Regarding Romans, I have seen differing credible interpretations on what the author (since we are unsure) is referring to. (as an aside look at how differently our constitution and bill of rights are interpreted and they were written in english and are less than 300yrs old). I am against quoting scripture because it becomes too convenient to tailor it to fit our own means and desires. We are straining to find the minutiae and missing the big picture, its to mechanistic. Really what is sin? That which separates us from God? Is it Levitical laws? I am just thinking out loud here. I don’t presume my interpretation is totally correct, but I think that is ok. I think God’s grace is pretty generous and I will leave it up to God to be the final arbitrator. I’d like to ask those who are against gay marriage in general what would you do if your son or daughter was gay? Would you think they were morally deviant? Would you attend their marriage ceremony or recognize their marriage? Would you love the sinner, but hate the sin? Would they feel loved by you or disowned? And I know Jesus came with a sword so please don’t quote scripture. Sorry if I seem snarky, but would enjoy a discussion not a diatribe.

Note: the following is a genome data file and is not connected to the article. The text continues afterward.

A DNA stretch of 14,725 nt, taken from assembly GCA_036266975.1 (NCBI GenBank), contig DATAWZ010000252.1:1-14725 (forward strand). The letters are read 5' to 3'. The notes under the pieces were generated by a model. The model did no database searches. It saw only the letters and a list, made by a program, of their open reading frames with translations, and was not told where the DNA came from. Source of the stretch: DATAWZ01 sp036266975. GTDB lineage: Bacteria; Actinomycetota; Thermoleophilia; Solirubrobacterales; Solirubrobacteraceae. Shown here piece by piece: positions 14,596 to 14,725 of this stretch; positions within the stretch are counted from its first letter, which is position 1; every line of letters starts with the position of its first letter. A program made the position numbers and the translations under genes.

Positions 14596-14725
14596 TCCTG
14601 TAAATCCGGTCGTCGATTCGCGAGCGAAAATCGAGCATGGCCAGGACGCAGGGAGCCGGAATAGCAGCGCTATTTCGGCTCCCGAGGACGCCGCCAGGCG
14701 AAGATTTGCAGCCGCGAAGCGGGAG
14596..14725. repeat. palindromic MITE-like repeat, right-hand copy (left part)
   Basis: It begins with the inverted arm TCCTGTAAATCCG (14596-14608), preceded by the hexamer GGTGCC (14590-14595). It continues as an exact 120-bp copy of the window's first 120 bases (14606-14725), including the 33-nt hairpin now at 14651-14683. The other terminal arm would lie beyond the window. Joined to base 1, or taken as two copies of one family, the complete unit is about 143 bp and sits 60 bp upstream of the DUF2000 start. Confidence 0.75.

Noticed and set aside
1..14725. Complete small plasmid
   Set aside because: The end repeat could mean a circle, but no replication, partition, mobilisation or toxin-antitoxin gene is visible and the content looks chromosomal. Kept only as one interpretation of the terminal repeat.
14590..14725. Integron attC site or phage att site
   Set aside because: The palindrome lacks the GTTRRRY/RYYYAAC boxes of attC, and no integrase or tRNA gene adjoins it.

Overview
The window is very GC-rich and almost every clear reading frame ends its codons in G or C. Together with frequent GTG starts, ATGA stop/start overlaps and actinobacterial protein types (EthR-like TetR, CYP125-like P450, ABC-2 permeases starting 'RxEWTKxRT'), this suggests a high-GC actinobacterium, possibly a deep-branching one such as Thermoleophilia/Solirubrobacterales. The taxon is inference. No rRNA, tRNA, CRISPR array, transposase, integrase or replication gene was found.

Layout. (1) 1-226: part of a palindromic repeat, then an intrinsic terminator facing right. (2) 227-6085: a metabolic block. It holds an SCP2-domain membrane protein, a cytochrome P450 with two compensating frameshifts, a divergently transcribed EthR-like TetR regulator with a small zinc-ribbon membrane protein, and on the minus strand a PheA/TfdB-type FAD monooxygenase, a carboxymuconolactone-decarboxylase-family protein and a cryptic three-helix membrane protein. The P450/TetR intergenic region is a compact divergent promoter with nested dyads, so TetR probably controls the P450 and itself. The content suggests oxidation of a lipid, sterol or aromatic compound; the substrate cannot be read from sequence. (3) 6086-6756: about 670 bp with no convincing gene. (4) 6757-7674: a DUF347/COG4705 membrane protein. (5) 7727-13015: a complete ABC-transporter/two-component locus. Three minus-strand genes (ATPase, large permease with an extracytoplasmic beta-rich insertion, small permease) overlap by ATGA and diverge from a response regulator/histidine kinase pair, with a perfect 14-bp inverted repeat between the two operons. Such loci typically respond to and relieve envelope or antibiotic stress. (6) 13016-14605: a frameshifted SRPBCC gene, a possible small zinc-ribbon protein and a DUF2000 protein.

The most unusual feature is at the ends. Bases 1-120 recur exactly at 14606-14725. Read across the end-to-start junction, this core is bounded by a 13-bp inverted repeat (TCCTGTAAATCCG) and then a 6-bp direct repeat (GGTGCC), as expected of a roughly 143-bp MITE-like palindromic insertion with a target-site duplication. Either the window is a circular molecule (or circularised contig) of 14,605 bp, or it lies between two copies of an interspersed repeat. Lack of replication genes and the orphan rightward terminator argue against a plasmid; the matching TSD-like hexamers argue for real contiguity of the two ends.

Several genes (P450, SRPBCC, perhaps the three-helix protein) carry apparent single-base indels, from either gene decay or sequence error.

68. Rick L says:

      The law in CA, as it stands now, does not discriminate.

      It tells the gay man that he may not marry another man.

      It also tells the straight man that he may not marry another man.


      That one man wishes to do something the law does not allow is not relevant.

      The man who desires to steal other peoples’ property is prevented from doing so by the same law that tells the man who does not desire to steal that he too may not.